Saturday, March 24, 2012



"Soapmaking is fun.  You get back to the basics of color, chemistry, and cooking and at the end, you wind up in the tub or shower!"  Alicia Grosso

Today I tried my hand at a Castile cold processed soap.  By definition Castile soap is 100% olive oil, so I guess what I made with olive, coconut (for lather) and palm (for hardness) oils isn't technically Castile, but it's close. I've heard it called Bastille.
So, I had my lye water cooling when I realized that the lids on the new gallon pails of oils I'd ordered would NOT come off!   I used a kitchen knife, I used a screwdriver and after forty-five minutes and a cut from my hand getting pinched in the pliers,  I was ready to give up. Picture me in long sleeves, big safety goggles and clumsy chemical gloves -- dripping with sweat --yanking on the darned lid with a pair of pliers.  I finally was able to get the lids off, but needed to reheat the lye water at that point.

Here's the recipe I used:

40 oz olive oil (refined would have been better as it's lighter in color)
5 oz palm oil
5 oz coconut oil
16 oz water
6.7 oz lye

I poured off about 3 cups after trace was achieved and colored it with a violet mica. It didn't take the color well, so I'm now just hoping the swirls will be tone-on-tone at least.  I did a high pour for swirling within the soap, and a low pour for swirls on top and used a chop stick to make the pattern.  The entire batch is scented with Spicy Mahagony fragrance oil and the scent seems to be holding so far.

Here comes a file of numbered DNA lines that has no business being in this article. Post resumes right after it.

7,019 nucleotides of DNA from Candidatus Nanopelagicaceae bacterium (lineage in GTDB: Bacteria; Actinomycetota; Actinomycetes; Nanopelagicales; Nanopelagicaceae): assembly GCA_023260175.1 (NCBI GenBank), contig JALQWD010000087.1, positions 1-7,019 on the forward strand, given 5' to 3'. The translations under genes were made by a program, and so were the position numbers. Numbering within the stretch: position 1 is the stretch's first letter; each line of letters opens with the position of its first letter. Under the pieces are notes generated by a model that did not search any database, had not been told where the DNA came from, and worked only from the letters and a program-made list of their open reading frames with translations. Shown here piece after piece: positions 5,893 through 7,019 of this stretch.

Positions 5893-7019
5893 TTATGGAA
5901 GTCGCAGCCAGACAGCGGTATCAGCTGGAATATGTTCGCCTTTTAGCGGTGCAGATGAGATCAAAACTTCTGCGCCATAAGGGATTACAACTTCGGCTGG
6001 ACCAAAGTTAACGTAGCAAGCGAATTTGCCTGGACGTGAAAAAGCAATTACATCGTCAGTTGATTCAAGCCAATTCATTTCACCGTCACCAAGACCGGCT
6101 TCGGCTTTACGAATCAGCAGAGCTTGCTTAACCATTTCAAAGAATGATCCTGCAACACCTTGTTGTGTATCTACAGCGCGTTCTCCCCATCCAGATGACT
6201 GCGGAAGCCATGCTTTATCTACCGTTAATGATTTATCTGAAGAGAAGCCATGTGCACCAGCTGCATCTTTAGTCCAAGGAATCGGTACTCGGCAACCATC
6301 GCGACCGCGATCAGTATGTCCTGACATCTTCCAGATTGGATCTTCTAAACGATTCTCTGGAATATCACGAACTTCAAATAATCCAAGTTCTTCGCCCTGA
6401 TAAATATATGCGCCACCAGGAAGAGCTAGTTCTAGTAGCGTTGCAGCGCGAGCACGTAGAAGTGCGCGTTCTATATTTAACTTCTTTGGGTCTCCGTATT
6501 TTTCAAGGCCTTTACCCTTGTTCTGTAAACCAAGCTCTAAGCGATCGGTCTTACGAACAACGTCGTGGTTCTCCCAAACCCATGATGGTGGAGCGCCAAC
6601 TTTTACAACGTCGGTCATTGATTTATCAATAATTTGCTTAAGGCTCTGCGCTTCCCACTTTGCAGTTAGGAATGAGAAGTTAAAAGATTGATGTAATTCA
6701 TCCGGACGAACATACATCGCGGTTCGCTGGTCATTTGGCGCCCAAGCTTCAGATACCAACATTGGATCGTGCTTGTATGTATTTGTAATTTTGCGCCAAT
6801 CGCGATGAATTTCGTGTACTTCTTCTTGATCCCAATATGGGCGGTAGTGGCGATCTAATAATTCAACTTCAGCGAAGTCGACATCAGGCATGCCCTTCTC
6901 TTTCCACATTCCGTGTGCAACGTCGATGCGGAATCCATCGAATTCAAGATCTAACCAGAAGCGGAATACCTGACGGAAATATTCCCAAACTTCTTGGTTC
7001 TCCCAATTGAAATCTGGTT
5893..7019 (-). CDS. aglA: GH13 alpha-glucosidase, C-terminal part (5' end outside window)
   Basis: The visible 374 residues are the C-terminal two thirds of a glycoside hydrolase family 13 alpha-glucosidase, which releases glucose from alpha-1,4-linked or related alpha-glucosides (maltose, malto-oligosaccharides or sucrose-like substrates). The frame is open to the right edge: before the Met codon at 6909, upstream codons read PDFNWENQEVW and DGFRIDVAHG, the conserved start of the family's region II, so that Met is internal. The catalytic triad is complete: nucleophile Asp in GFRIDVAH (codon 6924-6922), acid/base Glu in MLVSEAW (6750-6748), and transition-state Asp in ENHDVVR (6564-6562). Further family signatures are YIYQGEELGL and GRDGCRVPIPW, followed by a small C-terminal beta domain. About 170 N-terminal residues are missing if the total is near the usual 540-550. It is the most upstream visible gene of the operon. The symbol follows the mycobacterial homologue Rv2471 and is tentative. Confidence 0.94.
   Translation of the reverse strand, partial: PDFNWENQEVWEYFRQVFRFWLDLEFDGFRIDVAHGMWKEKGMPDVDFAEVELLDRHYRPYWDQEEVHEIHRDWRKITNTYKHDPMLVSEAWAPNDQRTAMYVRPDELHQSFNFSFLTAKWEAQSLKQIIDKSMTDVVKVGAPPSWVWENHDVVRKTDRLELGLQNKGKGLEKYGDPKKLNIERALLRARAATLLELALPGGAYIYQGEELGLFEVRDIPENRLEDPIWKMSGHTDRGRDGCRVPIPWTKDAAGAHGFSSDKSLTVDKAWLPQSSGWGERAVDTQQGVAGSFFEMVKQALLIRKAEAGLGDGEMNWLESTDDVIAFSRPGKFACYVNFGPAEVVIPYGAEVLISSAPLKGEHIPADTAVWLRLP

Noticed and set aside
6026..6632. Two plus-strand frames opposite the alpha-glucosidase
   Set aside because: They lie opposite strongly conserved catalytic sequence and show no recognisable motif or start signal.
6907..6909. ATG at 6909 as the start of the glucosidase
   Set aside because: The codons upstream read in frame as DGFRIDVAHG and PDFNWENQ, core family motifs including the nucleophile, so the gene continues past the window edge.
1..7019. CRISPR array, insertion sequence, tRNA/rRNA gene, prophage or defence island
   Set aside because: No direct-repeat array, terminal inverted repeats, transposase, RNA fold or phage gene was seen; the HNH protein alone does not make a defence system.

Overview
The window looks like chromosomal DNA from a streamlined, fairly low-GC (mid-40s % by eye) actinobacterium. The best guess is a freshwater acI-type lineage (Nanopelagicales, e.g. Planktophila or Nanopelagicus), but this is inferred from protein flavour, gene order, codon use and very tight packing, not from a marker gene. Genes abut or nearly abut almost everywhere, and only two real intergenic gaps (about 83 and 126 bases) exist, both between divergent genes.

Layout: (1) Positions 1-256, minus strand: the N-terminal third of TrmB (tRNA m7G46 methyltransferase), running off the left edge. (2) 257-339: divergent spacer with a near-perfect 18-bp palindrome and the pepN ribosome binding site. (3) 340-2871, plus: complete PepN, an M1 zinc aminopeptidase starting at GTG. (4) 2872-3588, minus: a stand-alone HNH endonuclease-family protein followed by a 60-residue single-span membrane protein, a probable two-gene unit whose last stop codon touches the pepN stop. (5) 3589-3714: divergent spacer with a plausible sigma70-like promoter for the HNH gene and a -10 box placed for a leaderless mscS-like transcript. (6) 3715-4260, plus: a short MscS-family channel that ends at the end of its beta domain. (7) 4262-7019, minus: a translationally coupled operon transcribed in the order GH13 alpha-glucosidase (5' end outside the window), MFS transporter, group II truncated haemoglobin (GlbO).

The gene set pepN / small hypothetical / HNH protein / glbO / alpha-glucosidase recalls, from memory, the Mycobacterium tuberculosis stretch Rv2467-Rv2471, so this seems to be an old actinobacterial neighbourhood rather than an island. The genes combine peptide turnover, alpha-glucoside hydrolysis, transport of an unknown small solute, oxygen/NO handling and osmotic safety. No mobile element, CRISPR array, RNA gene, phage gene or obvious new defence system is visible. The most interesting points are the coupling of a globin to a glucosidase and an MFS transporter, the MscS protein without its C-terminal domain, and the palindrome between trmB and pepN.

A little spicy, a little flowery.
The waiting is so hard.  I'm just dying to cut into the loaf to see how the swirls turned out.  Maybe I'll uncover it tomorrow night and see if it's ready.  I was told to wait 36 hours, but I'm just not that patient !!!

Soaping supplies:  goggles, safety gloves, oil buckets with lids that shred your hands when you try to remove them and the scary lye.

I found this pretty light blue stock pot at WalMart. It works on the induction cooktop and holds more soap than I'd ever need to make at one time.  Mostly I just liked the pretty color. Thank you, Paula Deen!

Here's the new 5 lb wooden silicone lined mold that I used. This was the first time I've used this mold, so we'll see how it unmolds tomorrow or Monday.  I really like the idea of not having to make a freezer paper liner each time. No paper wrinkles in your soap ! I'm keeping my fingers crossed that it hardens.  After a month of curing, it will be ready to use.  I'll post pictures of it being unmolded and cut.

Here's the top of the soap - pretty enough, though the color could have more contrast.

And here's one of the bars. Not terrible, but nothing special either. My high pour didn't seem to reach the bottom of the mold.

Cut bars drying.  Recalculated and with the high olive oil content they'll need to dry for about 8 weeks before they're ready to use. Just to be safe, I've ordered some litmus paper to test the ph level.  I hope they lather nicely and work better than they look !

Now that they're out of the mold, I'm ready to try another batch !!!



"Embrace your imperfections"  Tim Holtz

Week One of Creative Chemistry 101 with Tim Holtz, Creative Director of Ranger Inks, just ended and WOW! What an amazing week it was.  I've had Distress Pads, Alcohol Inks and Stains and realized I never really knew the full uses of any of them.  Mostly, because I never stopped to read, but Tim's videos are so much more to my learning style. I love the way he encourages us to create and not get too wrapped up in the details....just get in there, have fun and try different techniques.  I'm really looking forward to next week's classes.  Here are a few of the project technique tags I've created so far.